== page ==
Neural Mechanisms of Spatial Selective Attention in Areas V1, V2, and V4 of
Macaque Visual Cortex.
Luck, Steven J., Leonardo Chelazzi, Steven A. Hillyard and Robert Desimone.
Department of Psychology, University of Iowa, Iowa City, Iowa 52242-1407
USA, Laboratory of Neuropsychology, National Institute of Mental Health,
Bethesda, Maryland 20892 USA, Department of Neurological and Visual Sciences,
University of Verona, Verona I-37134 Italy, Department of Neurosciences,
University of California, San Diego, La Jolla, California 92093-0608 USA.
APStracts 3:0239N, 1996.
Many neurons in extrastriate visual cortex have large receptive fields, and
this may lead to significant computational problems whenever multiple stimuli
fall within a single field. Previous studies have suggested that when multiple
stimuli fall within a cell's receptive field, they compete for the cell's
response in a manner that can be biased in favor of attended stimuli. In the
present study, we examined this role of attention in areas V1, V2, and V4 of
macaque monkeys using a behavioral paradigm in which attention was directed to
one of two stimulus locations. When two stimuli were presented simultaneously
inside the cellŐs receptive field (which could be accomplished only in areas
V2 and V4), we found that the cellŐs response was strongly influenced by which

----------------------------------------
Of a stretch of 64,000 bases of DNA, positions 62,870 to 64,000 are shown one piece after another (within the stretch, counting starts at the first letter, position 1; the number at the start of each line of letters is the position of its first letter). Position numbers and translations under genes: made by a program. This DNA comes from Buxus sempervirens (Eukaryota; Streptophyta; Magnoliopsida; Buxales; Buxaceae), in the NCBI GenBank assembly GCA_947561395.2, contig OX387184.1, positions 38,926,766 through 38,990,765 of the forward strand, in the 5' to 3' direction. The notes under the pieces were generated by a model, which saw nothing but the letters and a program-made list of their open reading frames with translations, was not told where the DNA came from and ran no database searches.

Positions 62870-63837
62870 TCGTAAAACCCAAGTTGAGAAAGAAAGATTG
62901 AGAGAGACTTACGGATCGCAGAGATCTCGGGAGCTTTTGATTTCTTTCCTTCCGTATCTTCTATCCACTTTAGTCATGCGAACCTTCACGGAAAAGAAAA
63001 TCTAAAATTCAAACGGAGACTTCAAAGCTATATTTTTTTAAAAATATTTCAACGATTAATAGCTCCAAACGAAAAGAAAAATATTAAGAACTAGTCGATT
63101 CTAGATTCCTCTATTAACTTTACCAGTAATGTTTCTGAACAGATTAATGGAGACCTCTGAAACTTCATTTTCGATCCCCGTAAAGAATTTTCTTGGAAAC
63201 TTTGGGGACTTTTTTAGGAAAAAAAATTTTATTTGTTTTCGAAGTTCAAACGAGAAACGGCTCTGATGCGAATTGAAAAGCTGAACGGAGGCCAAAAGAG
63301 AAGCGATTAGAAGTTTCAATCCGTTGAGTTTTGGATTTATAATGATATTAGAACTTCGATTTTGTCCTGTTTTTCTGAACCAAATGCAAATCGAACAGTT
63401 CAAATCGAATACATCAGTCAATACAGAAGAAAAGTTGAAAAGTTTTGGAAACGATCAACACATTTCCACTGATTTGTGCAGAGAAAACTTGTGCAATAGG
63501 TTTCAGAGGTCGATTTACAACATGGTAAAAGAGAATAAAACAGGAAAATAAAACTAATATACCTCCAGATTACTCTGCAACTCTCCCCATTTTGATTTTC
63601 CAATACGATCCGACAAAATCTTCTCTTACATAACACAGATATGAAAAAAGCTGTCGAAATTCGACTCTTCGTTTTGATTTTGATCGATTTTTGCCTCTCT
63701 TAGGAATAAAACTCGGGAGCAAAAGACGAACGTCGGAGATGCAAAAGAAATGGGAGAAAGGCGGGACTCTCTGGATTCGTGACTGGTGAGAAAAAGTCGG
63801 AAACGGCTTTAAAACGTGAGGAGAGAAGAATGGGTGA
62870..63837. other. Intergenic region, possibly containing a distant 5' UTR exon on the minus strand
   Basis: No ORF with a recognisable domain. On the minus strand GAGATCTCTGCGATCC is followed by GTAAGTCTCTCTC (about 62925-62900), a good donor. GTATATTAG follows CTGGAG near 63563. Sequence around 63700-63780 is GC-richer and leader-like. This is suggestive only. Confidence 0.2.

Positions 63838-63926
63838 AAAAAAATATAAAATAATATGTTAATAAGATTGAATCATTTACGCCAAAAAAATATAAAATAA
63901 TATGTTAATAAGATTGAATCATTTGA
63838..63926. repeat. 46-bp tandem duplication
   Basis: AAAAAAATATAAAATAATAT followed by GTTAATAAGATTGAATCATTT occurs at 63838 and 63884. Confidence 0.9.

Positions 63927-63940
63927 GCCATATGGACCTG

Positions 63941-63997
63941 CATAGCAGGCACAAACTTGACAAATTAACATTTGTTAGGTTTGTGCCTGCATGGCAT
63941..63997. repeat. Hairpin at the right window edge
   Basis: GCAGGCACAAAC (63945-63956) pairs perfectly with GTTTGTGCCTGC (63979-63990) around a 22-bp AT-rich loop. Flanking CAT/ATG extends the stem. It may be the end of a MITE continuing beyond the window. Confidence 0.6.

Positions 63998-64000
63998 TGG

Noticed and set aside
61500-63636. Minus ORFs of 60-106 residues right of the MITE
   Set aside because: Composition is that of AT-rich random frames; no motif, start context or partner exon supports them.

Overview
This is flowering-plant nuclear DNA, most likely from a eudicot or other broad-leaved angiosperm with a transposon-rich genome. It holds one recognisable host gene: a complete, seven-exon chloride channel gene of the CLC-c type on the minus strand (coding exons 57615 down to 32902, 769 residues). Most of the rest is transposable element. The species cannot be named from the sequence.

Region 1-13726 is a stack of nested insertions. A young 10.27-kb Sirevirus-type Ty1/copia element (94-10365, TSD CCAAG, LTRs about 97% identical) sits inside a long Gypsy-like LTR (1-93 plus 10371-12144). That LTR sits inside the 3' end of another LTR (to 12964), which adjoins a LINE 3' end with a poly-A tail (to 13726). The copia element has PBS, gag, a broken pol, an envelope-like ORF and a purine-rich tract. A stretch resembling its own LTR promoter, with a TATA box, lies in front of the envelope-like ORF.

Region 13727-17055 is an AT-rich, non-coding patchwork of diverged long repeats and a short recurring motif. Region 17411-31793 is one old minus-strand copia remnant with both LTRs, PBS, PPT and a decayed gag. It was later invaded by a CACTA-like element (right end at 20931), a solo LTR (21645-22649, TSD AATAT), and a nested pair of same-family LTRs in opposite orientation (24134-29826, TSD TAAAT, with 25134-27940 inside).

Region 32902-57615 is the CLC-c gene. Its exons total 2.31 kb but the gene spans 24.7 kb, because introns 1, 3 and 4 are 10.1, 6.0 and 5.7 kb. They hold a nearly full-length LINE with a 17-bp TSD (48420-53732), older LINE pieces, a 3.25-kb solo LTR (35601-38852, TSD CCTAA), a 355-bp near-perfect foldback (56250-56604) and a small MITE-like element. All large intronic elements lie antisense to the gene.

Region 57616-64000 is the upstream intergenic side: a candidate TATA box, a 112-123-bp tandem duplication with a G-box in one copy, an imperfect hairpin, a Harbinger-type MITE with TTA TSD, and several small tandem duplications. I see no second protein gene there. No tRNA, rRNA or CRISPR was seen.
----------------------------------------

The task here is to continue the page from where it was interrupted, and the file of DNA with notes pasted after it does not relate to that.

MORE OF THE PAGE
of the two stimuli was attended. The size of this attention effect was reduced
when the attended and ignored stimuli were presented sequentially rather than
simultaneously. In addition, the effects became very weak and inconsistent in
these areas when only one of the two stimuli was located inside the receptive
field. Attention thus modulated sensory responses primarily when two or more
simultaneous stimuli competed for access to a neuron's receptive field. As in
areas V2 and V4, attention did not modulate sensory responses in area V1 when
only a single stimulus was inside the receptive field. In addition, the small
receptive fields in this area precluded the simultaneous presentation of
attended and ignored stimuli inside the receptive field, making it impossible
to determine whether attention effects would be observed under the conditions
that led to consistent attention effects in areas V2 and V4. Spontaneous
firing rates in areas V2 and V4 were found to be 30-40% higher when attention
was directed inside rather than outside the receptive field, even when no
stimulus was present in the receptive field. Spontaneous firing rates also
varied according to the particular location within the receptive field that
was attended. These shifts in spontaneous activity may reflect a top-down
signal that biases responses in favor of stimuli at the attended location.
Received 3 May 1996; accepted in final form 16 September 1996.
APS Manuscript Number J363-6.
Article publication pending J. Neurophysiol.
ISSN 1080-4757 Copyright 1996 The American Physiological Society.
Published in APStracts on 5 November 1996